Skip to main content
ARS Home » Pacific West Area » Boise, Idaho » Northwest Watershed Research Center » Research » Publications at this Location » Publication #199403

Title: Erosion following fire in a sagebrush ecosystem of the northern Great Basin, USA.

item Pierson Jr, Frederick
item Moffet, Corey

Submitted to: International Soil Conservation Organization (ISCO)
Publication Type: Proceedings
Publication Acceptance Date: 5/14/2006
Publication Date: 5/14/2006
Citation: Pierson, F.B., Robichaud, P.R., Moffet, C.A., and Spaeth, K.E. 2006. Erosion following fire in a sagebrush ecosystem of the northern Great Basin, USA. In: Proceedings of the 14th Conference of International Soil Conservation, May 14-19, 2006, Marrakech, Morocco. (CD-ROM)

Interpretive Summary: Wildfires burn millions of acres of western forest and rangeland almost every year. One of the primary impacts of these fires is the greatly increased risk of soil erosion before vegetation recovery. In this study rainfall simulation was used to measure infiltration, runoff and erosion on burned and unburned sagebrush-rangeland sites in Nevada. Increased runoff and rill erosion were increased relative to unburned sites for up to 4 growing seasons after the fire. Hydrologic consequences of fire have been closely examined in forested ecosystems, but few studies have examined impacts of wildfire on rangeland hydrology. The results of this study provide a relative measure of the increased risk of runoff and erosion, and hydrologic recovery following fire in coarse-textured sagebrush-dominated ecosystems. These data are being used to parameterize models used by USFS and BLM Burned Area Emergency Response (BAER) teams to evaluate erosion risk and to develop mitigating strategies on western rangelands that have been disturbed by fire.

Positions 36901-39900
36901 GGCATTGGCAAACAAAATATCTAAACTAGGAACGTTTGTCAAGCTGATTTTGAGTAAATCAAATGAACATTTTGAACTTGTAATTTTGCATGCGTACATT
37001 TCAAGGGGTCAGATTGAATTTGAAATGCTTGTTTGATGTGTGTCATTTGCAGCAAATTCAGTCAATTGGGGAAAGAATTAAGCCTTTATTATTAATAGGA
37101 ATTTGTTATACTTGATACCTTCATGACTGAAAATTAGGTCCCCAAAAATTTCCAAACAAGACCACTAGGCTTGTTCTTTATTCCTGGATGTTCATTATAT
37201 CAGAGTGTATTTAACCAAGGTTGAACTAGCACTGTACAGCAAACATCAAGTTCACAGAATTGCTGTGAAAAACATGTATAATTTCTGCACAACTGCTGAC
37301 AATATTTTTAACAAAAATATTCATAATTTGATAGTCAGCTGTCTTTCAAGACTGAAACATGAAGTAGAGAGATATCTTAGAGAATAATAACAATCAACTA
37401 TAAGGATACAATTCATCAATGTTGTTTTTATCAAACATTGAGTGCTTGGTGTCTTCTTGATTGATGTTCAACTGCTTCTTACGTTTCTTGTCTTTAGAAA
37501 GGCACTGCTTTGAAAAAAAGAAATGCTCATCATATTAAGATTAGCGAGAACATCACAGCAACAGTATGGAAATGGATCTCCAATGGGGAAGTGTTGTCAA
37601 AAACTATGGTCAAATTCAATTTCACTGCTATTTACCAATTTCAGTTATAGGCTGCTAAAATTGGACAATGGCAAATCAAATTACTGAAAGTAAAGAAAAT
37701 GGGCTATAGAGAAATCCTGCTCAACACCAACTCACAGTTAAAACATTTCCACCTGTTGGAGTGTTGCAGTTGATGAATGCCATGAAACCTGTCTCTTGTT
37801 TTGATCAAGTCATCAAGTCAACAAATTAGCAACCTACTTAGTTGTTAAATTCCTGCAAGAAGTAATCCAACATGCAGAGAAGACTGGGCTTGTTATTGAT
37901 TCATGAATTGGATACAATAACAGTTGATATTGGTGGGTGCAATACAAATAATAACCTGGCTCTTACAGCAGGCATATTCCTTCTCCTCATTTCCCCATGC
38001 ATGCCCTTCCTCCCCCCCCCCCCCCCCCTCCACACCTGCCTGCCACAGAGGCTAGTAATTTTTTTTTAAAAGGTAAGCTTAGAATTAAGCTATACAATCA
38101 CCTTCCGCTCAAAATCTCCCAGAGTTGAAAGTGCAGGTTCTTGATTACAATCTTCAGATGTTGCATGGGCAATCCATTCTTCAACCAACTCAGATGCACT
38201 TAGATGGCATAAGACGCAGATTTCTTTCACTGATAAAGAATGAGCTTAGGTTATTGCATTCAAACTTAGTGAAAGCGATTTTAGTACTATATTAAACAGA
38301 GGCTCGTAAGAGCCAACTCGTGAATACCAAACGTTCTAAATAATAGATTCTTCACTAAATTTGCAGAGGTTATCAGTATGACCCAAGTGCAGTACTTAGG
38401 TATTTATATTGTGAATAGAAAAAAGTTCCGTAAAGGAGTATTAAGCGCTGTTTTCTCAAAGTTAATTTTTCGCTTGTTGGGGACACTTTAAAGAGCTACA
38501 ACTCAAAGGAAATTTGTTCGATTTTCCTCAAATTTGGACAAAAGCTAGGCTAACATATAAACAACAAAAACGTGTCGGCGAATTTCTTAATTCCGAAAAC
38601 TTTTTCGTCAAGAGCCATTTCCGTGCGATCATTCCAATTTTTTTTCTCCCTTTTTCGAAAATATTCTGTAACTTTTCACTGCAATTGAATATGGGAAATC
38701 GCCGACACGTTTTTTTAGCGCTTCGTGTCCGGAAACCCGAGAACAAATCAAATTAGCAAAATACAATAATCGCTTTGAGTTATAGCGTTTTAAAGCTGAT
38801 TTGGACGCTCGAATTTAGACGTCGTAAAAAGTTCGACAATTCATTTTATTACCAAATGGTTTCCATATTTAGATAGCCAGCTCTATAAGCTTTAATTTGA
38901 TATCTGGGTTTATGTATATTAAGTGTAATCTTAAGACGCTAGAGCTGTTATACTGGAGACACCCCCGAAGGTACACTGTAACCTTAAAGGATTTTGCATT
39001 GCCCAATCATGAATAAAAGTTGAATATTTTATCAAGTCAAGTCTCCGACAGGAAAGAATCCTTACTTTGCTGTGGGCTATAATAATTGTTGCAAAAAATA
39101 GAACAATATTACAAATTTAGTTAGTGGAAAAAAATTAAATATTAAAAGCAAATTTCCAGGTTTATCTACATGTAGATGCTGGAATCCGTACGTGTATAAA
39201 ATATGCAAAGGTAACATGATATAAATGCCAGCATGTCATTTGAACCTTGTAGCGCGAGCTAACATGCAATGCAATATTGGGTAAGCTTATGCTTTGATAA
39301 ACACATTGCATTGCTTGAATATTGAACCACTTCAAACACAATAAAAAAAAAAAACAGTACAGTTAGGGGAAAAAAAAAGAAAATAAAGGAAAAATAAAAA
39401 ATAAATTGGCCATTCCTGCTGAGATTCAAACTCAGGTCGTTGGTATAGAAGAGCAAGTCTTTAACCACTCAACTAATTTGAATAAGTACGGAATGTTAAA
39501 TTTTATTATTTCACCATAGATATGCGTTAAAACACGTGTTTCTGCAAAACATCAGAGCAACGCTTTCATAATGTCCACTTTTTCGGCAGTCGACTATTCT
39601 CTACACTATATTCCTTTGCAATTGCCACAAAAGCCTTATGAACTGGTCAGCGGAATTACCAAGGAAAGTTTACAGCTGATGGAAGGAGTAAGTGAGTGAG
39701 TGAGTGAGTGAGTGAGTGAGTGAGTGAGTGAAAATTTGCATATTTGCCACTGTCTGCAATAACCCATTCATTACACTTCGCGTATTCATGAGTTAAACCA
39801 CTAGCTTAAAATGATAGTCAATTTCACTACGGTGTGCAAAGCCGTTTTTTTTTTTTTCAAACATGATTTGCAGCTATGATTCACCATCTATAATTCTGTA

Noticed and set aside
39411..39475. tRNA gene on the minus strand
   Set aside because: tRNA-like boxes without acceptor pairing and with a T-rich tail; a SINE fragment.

Technical Abstract: Wildfire is a major ecological process and management issue on rangelands throughout the western United States. Fire can reduce infiltration and increase runoff and erosion causing reduced site productivity and offsite flooding and sedimentation. Few data are available to quantify fire-induced hydrologic impacts on rangelands or to determine how long such impacts persist. Rainfall and concentrated flow simulation methodologies were used to quantify hydrologic impacts under rangeland wildfire. Small plot-scale spatial and temporal variations in fire impacts were compared to unburned conditions. Fire impacts on infiltration, runoff and interrill erosion were localized primarily on coppice microsites directly under shrubs characterized by high surface litter accumulations. The largest and most persistent impact of fire was on rill erosion processes. The impact of fire on rill flow dynamics and erosion rates persisted for up to four growing seasons after fire.